We challenged Issue 7 for the above reasons. In sum: 1) it was going to get a challenge from opponents of medical marijuana and we didn’t want those opponents to have a win and a platform on the medical marijuana issue; 2) Issue 6 (the amendment) is better law and keeps the nuts and bolts of implementation out of law maker’s hands; and 3) the most important issue – it literally clears the way for those patients in need to get the drug nearly immediately after its passage. Something that was not likely with Issue 7.
The biggest question of all – what if Issue 6 was not on the ballot? Issue 7 would have been challenged, as we knew it would, and we knew the result, which would have been – no medical marijuana again in 2016. That is why Issue 6 is on the ballot because the sponsors knew that Issue 7 was going to get challenged and any challenge would have, and did, succeed. Without Issue 6, patients would then be left out on a limb. As passionate advocates for medical marijuana, Kara and I could not let that happen. We could not let opponents of medical marijuana successfully challenge Issue 7 because of the grave consequences it would have on medical marijuana as a whole.
When deciding to find a person to be the petitioner for the challenge, we had the option of putting actual patients, doctors, and other supporters as the “Petitioner.” We did not want patients or doctors or others to be on the receiving end of unfair criticism. These were the people we wanted to protect. So, Kara unflinchingly signed up. That said, she, nor I understood the consequences of that decision. You all are very passionate, and rightfully so, but there is no justification for making the threats that are being made against her, myself, or our children, or saying the hateful things that are being said to all of us.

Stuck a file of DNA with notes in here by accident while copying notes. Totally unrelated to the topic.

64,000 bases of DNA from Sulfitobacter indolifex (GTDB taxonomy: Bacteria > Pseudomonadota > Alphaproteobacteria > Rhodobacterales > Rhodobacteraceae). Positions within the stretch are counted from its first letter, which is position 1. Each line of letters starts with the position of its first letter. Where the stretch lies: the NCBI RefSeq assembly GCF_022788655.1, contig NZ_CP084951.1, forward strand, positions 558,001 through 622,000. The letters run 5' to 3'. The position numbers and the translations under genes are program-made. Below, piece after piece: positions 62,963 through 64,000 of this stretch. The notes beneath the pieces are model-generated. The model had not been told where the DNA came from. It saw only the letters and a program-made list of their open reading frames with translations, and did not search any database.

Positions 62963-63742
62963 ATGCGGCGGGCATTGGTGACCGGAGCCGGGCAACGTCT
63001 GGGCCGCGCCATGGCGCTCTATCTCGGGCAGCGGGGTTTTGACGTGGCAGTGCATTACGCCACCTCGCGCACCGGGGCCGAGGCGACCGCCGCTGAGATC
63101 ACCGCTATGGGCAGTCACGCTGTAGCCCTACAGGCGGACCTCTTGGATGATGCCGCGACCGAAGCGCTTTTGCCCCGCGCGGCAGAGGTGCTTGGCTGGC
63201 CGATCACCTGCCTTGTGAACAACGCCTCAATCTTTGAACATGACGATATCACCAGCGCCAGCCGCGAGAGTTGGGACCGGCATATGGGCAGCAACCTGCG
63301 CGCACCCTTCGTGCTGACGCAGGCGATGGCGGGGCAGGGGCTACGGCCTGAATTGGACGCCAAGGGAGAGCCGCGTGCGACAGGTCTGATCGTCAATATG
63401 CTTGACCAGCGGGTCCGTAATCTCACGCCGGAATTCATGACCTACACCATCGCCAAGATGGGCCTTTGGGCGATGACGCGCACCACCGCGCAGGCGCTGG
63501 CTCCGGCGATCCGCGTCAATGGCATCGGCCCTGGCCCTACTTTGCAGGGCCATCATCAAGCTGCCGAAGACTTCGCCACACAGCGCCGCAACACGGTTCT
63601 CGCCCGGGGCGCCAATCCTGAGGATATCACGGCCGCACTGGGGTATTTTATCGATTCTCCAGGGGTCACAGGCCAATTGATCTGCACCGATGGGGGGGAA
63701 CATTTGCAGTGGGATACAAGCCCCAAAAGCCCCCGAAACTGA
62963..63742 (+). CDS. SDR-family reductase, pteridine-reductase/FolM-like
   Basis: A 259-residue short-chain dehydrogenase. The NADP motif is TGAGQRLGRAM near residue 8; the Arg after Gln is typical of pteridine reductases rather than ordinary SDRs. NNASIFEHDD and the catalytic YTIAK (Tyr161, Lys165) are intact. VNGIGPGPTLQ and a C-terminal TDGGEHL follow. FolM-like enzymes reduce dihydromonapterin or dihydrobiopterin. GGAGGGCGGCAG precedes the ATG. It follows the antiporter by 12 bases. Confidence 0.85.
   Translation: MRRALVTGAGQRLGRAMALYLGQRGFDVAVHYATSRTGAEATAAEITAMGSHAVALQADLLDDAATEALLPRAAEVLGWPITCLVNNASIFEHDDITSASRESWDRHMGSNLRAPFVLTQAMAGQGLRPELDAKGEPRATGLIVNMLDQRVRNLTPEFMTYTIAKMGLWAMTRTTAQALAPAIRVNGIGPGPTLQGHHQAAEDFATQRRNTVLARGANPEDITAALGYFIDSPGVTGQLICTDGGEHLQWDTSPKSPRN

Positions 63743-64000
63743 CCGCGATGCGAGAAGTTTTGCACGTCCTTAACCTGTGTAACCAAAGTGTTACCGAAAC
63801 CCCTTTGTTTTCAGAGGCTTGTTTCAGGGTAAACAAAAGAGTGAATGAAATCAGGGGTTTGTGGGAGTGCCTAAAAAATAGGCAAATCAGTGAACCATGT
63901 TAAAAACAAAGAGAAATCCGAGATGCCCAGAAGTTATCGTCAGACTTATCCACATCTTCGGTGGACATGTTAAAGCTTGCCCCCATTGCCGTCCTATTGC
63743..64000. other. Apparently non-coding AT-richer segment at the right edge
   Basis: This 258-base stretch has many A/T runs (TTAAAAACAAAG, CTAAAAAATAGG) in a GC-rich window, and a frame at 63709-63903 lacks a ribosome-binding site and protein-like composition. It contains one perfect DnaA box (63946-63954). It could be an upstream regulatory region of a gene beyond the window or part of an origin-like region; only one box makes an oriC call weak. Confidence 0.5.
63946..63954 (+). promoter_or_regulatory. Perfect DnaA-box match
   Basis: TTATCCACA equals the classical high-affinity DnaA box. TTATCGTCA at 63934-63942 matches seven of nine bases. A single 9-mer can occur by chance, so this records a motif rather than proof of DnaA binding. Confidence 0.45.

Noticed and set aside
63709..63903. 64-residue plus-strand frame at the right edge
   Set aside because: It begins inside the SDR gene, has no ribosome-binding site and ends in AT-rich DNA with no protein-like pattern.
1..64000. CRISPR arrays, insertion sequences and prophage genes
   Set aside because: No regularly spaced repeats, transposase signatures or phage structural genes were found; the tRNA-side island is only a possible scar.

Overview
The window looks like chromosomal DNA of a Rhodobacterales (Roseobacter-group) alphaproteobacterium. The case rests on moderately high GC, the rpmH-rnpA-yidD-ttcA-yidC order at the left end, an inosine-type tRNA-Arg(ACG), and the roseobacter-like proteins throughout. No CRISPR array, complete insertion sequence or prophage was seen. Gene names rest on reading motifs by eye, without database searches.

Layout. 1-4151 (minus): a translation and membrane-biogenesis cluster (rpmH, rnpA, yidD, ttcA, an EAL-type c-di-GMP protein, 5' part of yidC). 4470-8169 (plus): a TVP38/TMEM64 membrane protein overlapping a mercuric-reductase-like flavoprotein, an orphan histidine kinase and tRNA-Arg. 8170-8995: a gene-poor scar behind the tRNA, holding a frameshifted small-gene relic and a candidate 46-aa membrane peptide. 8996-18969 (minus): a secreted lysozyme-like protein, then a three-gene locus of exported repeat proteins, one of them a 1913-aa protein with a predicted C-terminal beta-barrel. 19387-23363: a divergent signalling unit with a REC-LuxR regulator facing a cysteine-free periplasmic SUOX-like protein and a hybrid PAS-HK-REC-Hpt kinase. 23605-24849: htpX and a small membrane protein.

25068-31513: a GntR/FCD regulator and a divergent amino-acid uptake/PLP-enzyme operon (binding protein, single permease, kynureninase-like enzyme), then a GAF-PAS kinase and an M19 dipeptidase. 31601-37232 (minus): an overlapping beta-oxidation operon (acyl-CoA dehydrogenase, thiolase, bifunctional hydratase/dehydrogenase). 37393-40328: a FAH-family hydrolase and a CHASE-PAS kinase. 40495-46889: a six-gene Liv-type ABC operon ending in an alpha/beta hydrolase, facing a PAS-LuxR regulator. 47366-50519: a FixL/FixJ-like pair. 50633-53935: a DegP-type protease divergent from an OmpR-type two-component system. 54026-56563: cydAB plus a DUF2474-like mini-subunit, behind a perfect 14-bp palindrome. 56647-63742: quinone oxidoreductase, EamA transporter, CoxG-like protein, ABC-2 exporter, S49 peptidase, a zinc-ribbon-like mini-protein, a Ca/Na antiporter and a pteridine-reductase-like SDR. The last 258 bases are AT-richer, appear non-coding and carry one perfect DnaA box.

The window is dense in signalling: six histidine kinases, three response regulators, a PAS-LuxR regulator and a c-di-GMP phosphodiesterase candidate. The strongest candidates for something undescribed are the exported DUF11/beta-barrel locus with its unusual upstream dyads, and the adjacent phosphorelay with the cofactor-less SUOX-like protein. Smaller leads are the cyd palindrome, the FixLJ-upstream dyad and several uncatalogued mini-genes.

Since the Issue 7 has been removed, my phone has rang non-stop with nothing but unconstructive rants and varying degrees of threats. Against everyone’s advice, I took several of the phone calls that came in. After being called names and yelled at, the callers were willing to hear my side. Much of what I said here, I told them. I spoke with a big Issue 7 advocate named Tony, a bedridden patient named Toni, and others. They were exceedingly polite once they calmed down. After my discussion with every one of them, they asked me to get these words out to clarify our position and how we ended up here, eleven (11) days before the election. They now “understand,” and want you to know that we want medical marijuana in Arkansas. The asked me to write to you directly.